For more than forty years, this portraitist has rubbed shoulders with some of the biggest French and international stars. From Sting to John Malkovich, Alain Passard, Samuel Le Bihan or more recently Francois Hollande, all of them have one day walked through the door of his Parisian studio to come out with an instinctive image from which emanates the incredible emotions that Stephane de Bourgies knows how to capture so well.
It all started very early for the photographer. He was only 16 years old when he met the Italian stylist Nino Cerruti, who commissioned him to photograph his entire collection. Chanel and Saint-Laurent would follow, but it was mainly through photographer Henry Coste that the young artist made a major breakthrough in his work: his mastery of portraiture, especially black and white. Barely 23 years old, Stephane de Bourgies thus began his work around this technique. It was not only going to become his signature, but also offered him immediate success.
Although he sees life in black and white, he is optimistic and always smiling, despite the extremely difficult moments that have marked his life, especially in recent years. Sincere, Stephane is also very endearing and very sensitive. He is interested in people and uses his camera to capture their most intimate emotions, giving these moving portraits a very special strength.
Carole Schmitz : Your first photographic click?
Stéphane de Bourgies : The images of Jeanloup Sieff. He was the first photographer who inspired me and made me want to take pictures.
Carole Schmitz : The man of images that inspires you?
Stéphane de Bourgies : Without hesitation I would say equally Richard Avedon and Irving Penn. For me, there are them and then the others. What emanates from their respective work is dizzying, the simplicity of the background of their studios, this magic in the direction of their models, it’s amazing. In the photo, there is no sound and no smell, so the only thing left is the outline, the lines, the shapes and the look of course.
Carole Schmitz : The image you would have liked to make?
Stéphane de Bourgies : The portrait of Karl Lagerfeld by Mondino who is the French photographer I admire. In this image Karl Lagerfeld is totally offbeat which gives it all that power.
Carole Schmitz : The one that moved you the most?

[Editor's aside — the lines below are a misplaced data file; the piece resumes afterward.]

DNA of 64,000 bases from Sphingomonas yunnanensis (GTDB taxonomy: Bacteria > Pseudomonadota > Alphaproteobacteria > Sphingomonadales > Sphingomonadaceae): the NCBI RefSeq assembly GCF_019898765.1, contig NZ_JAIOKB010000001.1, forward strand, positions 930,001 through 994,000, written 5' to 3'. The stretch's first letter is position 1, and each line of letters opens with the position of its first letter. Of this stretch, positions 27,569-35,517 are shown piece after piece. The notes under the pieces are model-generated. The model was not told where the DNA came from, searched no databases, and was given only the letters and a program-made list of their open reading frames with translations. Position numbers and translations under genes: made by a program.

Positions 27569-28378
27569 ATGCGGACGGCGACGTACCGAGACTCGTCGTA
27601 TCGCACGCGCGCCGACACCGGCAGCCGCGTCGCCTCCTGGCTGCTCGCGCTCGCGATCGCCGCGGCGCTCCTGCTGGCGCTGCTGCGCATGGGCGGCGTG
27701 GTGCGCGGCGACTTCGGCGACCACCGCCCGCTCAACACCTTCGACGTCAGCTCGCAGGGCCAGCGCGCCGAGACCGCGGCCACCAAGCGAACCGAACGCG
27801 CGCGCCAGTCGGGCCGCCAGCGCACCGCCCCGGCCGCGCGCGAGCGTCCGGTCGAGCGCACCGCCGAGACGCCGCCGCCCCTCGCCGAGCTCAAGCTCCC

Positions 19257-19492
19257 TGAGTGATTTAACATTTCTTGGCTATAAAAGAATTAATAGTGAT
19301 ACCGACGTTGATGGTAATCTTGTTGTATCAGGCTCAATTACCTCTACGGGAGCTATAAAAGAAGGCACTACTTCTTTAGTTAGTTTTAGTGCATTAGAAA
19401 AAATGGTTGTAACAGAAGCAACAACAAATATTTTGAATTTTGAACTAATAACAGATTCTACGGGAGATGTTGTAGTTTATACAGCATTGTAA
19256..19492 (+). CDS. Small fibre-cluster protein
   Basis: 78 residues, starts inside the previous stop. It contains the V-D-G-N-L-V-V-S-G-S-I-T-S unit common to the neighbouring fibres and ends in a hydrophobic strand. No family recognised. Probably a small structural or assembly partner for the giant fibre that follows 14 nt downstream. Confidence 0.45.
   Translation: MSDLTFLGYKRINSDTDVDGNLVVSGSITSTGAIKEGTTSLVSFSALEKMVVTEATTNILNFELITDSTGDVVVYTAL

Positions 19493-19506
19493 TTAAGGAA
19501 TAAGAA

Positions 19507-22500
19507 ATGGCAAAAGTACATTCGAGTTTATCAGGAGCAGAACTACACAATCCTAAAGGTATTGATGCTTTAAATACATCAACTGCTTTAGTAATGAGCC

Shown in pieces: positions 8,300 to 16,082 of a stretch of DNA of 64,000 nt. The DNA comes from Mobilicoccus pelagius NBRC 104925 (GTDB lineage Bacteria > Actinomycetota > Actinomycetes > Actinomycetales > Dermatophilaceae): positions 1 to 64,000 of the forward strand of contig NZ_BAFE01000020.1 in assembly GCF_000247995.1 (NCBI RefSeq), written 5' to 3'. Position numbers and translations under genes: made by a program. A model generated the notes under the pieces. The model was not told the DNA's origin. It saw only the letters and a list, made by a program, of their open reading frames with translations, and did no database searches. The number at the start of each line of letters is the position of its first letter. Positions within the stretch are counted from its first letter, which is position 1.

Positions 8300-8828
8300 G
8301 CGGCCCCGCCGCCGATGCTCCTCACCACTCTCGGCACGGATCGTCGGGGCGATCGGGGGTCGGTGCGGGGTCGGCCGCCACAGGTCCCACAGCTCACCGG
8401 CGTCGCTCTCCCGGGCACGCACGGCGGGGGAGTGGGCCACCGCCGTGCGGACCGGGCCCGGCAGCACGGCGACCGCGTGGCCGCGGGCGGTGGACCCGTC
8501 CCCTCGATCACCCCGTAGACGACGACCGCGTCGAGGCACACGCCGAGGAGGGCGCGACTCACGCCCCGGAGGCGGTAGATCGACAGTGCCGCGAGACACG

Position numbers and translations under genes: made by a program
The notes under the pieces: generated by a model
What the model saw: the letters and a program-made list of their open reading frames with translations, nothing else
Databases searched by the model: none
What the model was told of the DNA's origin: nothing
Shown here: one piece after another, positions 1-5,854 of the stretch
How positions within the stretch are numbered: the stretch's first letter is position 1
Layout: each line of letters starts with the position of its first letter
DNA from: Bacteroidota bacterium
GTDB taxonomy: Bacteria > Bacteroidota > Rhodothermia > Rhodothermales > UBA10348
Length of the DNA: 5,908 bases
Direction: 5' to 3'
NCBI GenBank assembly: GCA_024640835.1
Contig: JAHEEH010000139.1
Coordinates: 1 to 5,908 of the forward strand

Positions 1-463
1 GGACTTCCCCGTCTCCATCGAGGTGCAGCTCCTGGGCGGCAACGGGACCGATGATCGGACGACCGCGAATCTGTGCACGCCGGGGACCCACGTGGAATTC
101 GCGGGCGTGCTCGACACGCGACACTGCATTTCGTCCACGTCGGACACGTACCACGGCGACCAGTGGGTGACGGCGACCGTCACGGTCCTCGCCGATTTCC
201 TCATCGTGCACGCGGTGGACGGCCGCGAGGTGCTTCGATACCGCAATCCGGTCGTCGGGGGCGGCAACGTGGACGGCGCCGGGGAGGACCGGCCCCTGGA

Stéphane de Bourgies : Irving Penn’s portrait of Richard Avedon, and Richard Avedon’s portrait of Andy Warhol. These are sublime images for me.
Carole Schmitz : And the one that made you angry?
Stéphane de Bourgies : I’m not a man who feels anger in general, so no photo makes me angry. Some may at most disappoint me… because whoever made them could have done better.
Carole Schmitz : The quality needed to be a good photographer?
Stéphane de Bourgies : What does it mean to be a good photographer? The criteria vary depending on your “specialty.” To be a good portraitist for example, I think it is necessary to be open to others, to be curious, to listen and to be comfortable whoever the person in front of you.
Carole Schmitz : The secret of the perfect image, if it exists?
Stéphane de Bourgies : It’s very subjective, because the perfect image is not the same for everyone. As far as I am concerned, I would say that there needs to be a balance, that the image holds and that a real energy emanates from it.
Carole Schmitz : The camera of your beginning?
Stéphane de Bourgies : Around the age of 11 I had an Instamatic Kodak. Then around 14 I received a Lubitel 2, a Russian camera, and later a Zenith which was also a Russian camera.
Carole Schmitz : The one you use today?
Stéphane de Bourgies : Since 1983, when I opened my studio, I am very attached to the Hasselblad. Of course over the years I went from film to digital. This is the camera that went to the moon and then was found in all the biggest studios around the world. It’s the Rolls of cameras, it’s mythical!
Carole Schmitz : Your Favorite Drug?
Stéphane de Bourgies : Images and people.
Carole Schmitz : Your greatest quality?
Stéphane de Bourgies : If I believe what is said about me, it would be resilience and altruism.
Carole Schmitz : An image to illustrate a new banknote?
Stéphane de Bourgies : Scrooge (laughs). I might say Charlie Chaplin or Walt Disney.
Carole Schmitz : The job you wouldn’t have liked to do?
Stéphane de Bourgies : Account Manager.
Carole Schmitz : Your greatest extravagance as a photographer?
Stéphane de Bourgies : It’s coming!
Carole Schmitz : Your greatest regret?
Stéphane de Bourgies : All those personalities I would have loved to photograph such as Karl Lagerfeld, Johnny Halliday, Ray Charles and many others.
Carole Schmitz : Instagram or snapchat?
Stéphane de Bourgies : Instagram. I post a lot and I find it an interesting tool when used intelligently.
Carole Schmitz : Color or B&W?
Stéphane de Bourgies: B&W of course.
Carole Schmitz : Daylight or Artificial light?
Stéphane de Bourgies : Artificial light.
Carole Schmitz : If God existed would you ask him to pose for you, or would you opt for a selfie with him?
Stéphane de Bourgies : I would obviously ask him to pose for me.
Carole Schmitz : The image that represents for you the current state of the world?
Stéphane de Bourgies : The blank page, because with it anything is possible
Instagram : stephanedebourgies
Site web : bourgies.com
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